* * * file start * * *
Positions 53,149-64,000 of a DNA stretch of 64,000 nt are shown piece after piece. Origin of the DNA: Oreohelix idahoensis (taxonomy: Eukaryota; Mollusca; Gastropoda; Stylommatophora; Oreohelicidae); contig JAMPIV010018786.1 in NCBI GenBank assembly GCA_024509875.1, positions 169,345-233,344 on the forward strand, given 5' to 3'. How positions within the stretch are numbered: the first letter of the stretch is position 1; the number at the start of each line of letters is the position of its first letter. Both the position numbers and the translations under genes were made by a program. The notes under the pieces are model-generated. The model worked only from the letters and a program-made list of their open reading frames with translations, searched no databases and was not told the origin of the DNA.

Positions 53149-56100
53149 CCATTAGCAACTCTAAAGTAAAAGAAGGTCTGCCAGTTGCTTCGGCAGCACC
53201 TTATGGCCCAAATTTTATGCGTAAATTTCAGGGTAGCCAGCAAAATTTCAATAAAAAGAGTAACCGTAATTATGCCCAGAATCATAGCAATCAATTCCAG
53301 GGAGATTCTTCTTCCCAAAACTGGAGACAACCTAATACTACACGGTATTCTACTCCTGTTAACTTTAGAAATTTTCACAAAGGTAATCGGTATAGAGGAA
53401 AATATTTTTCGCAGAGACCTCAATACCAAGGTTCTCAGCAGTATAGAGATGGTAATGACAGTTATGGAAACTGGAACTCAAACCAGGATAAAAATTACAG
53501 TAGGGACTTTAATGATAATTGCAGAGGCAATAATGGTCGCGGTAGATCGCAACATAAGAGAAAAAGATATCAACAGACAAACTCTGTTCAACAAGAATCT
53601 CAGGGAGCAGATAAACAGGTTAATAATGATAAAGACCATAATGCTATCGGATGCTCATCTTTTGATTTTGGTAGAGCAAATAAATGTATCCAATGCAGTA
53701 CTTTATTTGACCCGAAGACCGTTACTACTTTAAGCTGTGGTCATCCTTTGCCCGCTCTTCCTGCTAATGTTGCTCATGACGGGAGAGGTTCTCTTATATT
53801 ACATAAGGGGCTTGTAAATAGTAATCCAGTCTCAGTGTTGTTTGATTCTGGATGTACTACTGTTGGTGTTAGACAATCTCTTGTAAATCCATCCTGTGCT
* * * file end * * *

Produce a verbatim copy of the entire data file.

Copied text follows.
Positions 53,149-64,000 of a DNA stretch of 64,000 nt are shown piece after piece. Origin of the DNA: Oreohelix idahoensis (taxonomy: Eukaryota; Mollusca; Gastropoda; Stylommatophora; Oreohelicidae); contig JAMPIV010018786.1 in NCBI GenBank assembly GCA_024509875.1, positions 169,345-233,344 on the forward strand, given 5' to 3'. How positions within the stretch are numbered: the first letter of the stretch is position 1; the number at the start of each line of letters is the position of its first letter. Both the position numbers and the translations under genes were made by a program. The notes under the pieces are model-generated. The model worked only from the letters and a program-made list of their open reading frames with translations, searched no databases and was not told the origin of the DNA.

Positions 53149-56100
53149 CCATTAGCAACTCTAAAGTAAAAGAAGGTCTGCCAGTTGCTTCGGCAGCACC
53201 TTATGGCCCAAATTTTATGCGTAAATTTCAGGGTAGCCAGCAAAATTTCAATAAAAAGAGTAACCGTAATTATGCCCAGAATCATAGCAATCAATTCCAG
53301 GGAGATTCTTCTTCCCAAAACTGGAGACAACCTAATACTACACGGTATTCTACTCCTGTTAACTTTAGAAATTTTCACAAAGGTAATCGGTATAGAGGAA
53401 AATATTTTTCGCAGAGACCTCAATACCAAGGTTCTCAGCAGTATAGAGATGGTAATGACAGTTATGGAAACTGGAACTCAAACCAGGATAAAAATTACAG
53501 TAGGGACTTTAATGATAATTGCAGAGGCAATAATGGTCGCGGTAGATCGCAACATAAGAGAAAAAGATATCAACAGACAAACTCTGTTCAACAAGAATCT
53601 CAGGGAGCAGATAAACAGGTTAATAATGATAAAGACCATAATGCTATCGGATGCTCATCTTTTGATTTTGGTAGAGCAAATAAATGTATCCAATGCAGTA
53701 CTTTATTTGACCCGAAGACCGTTACTACTTTAAGCTGTGGTCATCCTTTGCCCGCTCTTCCTGCTAATGTTGCTCATGACGGGAGAGGTTCTCTTATATT
53801 ACATAAGGGGCTTGTAAATAGTAATCCAGTCTCAGTGTTGTTTGATTCTGGATGTACTACTGTTGGTGTTAGACAATCTCTTGTAAATCCATCCTGTGCT